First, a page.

In terms of the size, you might like 5.5 qt round better if you do not cook a big chunk of meat for pot roast etc. most people want to satrt with either 5.5 qt round or 7.25 qt round and they are good all-round palyers. But I like 6.75 qt oval a lot because I cook a big meat chunk in the pot and the pot provide the best fit to the most types of meat. Someone said in the past the oval shape is "bad", but in the oven what matters is the fit to the meat, so for me and my use, this shape is the best. Needless to say, if you use it on stove top most of the time, you like round shapes better. So, the best size/shape depends highly on what you cook and where you use it. it is not that simple which shape/size is best for someone. If ever so, LC needs to produce only those not that kind of variety! So as grunid recommend, take a look at LCs and get a feel about the size/shape helps to buy online. It is a nice place to spend time with fiance thinking about the future:) I hope my hus will spend time (and money?) with me more there:)
One note of caution - it is extremely difficult to find the same quality cookware in the UK as you will find in the US. We have homes in both countries for the last 20 years and I can tell you that (1) you won't readily find the same quality and selection in the UK. You can find some online vendors that have very limited selections of AC, etc, and you will find that you pay significantly more in the UK than in the US.
I think you might want to look very carefully at the options as it may prove better to buy a few things in the US and ship them rather than get stuck with a small selection and higher prices there.
Daederik, As hobbybaker has pointed out, "I would consider buying some or many of them (especially such as LC and European brands) in UK due to the stronger USD and avoid shipping something from US to UK." and as E_M has pointed out, "I recommend you purchase everything there, so you don't have to move it overseas. It's costly, you risk breakage, etc." May I add a third consideration?
Some really excellent lines of (European, mostly) pots and pans are simply not available in North America at any price, but just happen to be available in company stores located near where Britons and other Europeans like to take vacations. See, for example, the Hackman Etiqett line: http://www.hackman.fi/web/hackmanwww....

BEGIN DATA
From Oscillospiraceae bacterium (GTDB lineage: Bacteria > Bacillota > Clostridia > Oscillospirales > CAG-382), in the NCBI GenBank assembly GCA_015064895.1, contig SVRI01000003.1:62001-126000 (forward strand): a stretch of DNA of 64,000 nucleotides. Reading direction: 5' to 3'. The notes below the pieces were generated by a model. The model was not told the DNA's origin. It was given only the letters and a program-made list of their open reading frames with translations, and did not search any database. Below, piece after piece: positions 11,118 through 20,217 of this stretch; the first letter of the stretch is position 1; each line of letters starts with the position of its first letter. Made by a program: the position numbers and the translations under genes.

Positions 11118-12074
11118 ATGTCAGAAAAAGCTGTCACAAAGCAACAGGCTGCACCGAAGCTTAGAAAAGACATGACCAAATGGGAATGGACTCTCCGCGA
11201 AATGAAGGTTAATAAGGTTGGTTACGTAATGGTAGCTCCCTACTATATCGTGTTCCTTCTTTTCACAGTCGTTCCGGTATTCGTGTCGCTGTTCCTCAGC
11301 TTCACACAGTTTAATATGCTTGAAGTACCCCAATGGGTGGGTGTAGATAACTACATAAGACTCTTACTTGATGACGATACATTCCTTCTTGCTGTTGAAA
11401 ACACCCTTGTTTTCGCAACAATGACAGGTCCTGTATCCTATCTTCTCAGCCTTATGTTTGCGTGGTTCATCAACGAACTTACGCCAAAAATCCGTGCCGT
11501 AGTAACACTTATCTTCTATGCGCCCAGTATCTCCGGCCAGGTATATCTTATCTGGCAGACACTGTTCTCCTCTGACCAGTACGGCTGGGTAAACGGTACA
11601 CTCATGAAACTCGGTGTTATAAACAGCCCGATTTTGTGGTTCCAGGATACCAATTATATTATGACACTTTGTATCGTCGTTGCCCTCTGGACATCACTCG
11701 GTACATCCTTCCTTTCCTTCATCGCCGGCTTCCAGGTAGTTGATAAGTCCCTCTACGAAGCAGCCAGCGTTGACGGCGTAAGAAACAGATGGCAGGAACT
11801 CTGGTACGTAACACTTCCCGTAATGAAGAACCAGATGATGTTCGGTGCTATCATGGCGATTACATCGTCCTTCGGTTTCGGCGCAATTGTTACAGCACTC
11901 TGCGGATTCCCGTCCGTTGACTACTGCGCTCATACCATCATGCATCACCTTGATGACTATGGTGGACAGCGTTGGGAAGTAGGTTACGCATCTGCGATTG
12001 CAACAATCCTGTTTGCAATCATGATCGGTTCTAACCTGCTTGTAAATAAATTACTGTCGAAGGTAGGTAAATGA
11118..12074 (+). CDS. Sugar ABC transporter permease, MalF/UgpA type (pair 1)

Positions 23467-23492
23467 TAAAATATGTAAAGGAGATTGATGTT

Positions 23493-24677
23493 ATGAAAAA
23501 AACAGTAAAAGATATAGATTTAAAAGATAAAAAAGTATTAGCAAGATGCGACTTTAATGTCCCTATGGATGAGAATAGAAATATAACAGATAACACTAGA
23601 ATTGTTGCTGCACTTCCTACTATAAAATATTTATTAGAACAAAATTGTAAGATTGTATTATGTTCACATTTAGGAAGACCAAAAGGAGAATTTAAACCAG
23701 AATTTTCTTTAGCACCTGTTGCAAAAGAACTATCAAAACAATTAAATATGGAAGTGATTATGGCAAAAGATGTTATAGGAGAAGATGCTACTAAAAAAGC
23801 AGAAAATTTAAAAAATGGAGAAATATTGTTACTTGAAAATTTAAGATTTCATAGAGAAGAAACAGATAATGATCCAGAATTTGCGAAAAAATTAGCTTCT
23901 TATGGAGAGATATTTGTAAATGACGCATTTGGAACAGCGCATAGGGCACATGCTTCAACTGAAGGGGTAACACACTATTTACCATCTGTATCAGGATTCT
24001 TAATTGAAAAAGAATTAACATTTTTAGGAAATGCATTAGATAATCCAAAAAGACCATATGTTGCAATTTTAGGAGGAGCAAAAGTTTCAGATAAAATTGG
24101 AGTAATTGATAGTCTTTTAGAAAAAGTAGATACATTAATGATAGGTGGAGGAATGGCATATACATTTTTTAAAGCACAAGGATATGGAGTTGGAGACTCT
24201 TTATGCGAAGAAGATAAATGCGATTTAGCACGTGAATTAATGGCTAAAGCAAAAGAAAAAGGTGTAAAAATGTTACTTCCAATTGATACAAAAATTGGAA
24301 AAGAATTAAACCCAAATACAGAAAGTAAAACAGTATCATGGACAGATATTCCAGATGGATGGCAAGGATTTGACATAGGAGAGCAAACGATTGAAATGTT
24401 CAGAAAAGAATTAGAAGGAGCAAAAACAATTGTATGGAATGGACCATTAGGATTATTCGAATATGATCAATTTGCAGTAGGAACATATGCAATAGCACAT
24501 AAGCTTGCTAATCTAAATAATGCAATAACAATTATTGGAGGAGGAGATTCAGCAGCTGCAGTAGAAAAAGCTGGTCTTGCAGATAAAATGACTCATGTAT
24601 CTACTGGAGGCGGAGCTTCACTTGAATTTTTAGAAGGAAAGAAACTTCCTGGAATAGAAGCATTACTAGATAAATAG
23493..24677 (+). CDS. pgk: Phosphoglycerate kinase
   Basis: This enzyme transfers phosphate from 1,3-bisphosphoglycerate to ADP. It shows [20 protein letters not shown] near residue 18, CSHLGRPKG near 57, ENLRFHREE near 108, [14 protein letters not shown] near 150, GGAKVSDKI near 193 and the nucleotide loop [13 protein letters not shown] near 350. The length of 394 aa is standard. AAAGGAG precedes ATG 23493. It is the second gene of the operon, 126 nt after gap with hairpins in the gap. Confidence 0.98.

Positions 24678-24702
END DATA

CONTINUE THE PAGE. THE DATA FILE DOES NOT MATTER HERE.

In your situation, I would go light on what I was shipping from the United States, then selectively add one pot or pan at a time as souvenirs from the places in Europe that I took my vacations. It's a win-win.
P.S., don't forget Sambonet stainless flatware, available from Small Island Trader in England.
Thanks for the tips. I'm probably going to end up ordering the stuff online on some UK based sites. I'll probably end up going up to Birch run to get a good "feel" for the pans I'm looking for. I'm TERRIBLE at visualizing the difference between a 3qt saucier, and a 5qt one etc. etc....UK bases it off litres, so that makes it even worse >.<
Will look into the convection stuff - I hadn't considered that at all.
I think Europa is closer to the (near) future of induction than the US. So it makes more sense to buy induction ready cookware for you. I guess that is why the european brands' cookware, which are imported and seen in the US, are often induction ready. (Needless to say, it depens on the area because both Europe and US are big.)
I recommend you purchase everything there, so you don't have to move it overseas. It's costly, you risk breakage, etc. Why bother?
If you are a foodie and a good cook, you already know what you need! Take the pot or pan you use most often and upgrade that first. For your saute pan I recommend something along the lines of Demeyere's multifunction pan (terribly expensive in the U.S.): http://tinyurl.com/yzsll2s or All-clad's braiser pan: http://tinyurl.com/ydu6an4. While neither is strictly a saute pan as they have flared sides, their shape is versatile and easy to maneuver into the oven.
Daederik - I think you fully covered. In terms of brands, I would take into my consideration only the induction ready cookware. I like AC SS and LC. By the way, depending on the pricing, I would consider buying some or many of them (especially such as LC and European brands) in UK due to the stronger USD and avoid shipping something from US to UK. I bet you might have thought:) Congratulation.
I agree with you wholeheartedly re induction-ready. It's certainly the wave of the (near) future. If they're just starting out, why not get something that will work every which way? I got a great 11 or 12 piece set (and I'm usually averse to sets) at Costco, Circulon for $200. Along with a couple of CI and some LC and Staub, I'm truly set for life. Dang it :)
Edit: Forgot to mention that I just went induction and some of my favorite pieces no longer work. Gratefully I have a daughter who commented on "Christmas in February" when I passed them on to her.
If you did want to look for the more "upscale" cookware at a discount, Williams Sonoma has an outlet about 70 miles from you.. could be worth spending a day at the outlet:
PRIME OUTLET @ BIRCH RUN
Williams Sonoma Outlet
12150 SOUTH BEYER ROAD
BIRCH RUN, MI 48415
It looks like Le Creuset has an outlet in the same center..
8925 Market Place Dr # F530
Birch Run, MI 48415-7904
Both carry clad stainless steel cookware and both carry the LC enamel cast iron if you wanted to look for one of their dutch ovens at a nice discount.
If you look for LC at the LC outlet.. they are seconds which usually means a variation in the paint.. still has full warranty. But get them to bring you out a few of the pots you are interested in and look them over well.. I've gotten mine with just a mis colored pin dot of paint at substantial savings and no one would notice if I didn't point it out.
The outlet here also has a couple other kitchen stores for miscellaneous items as well.
Hope this helps!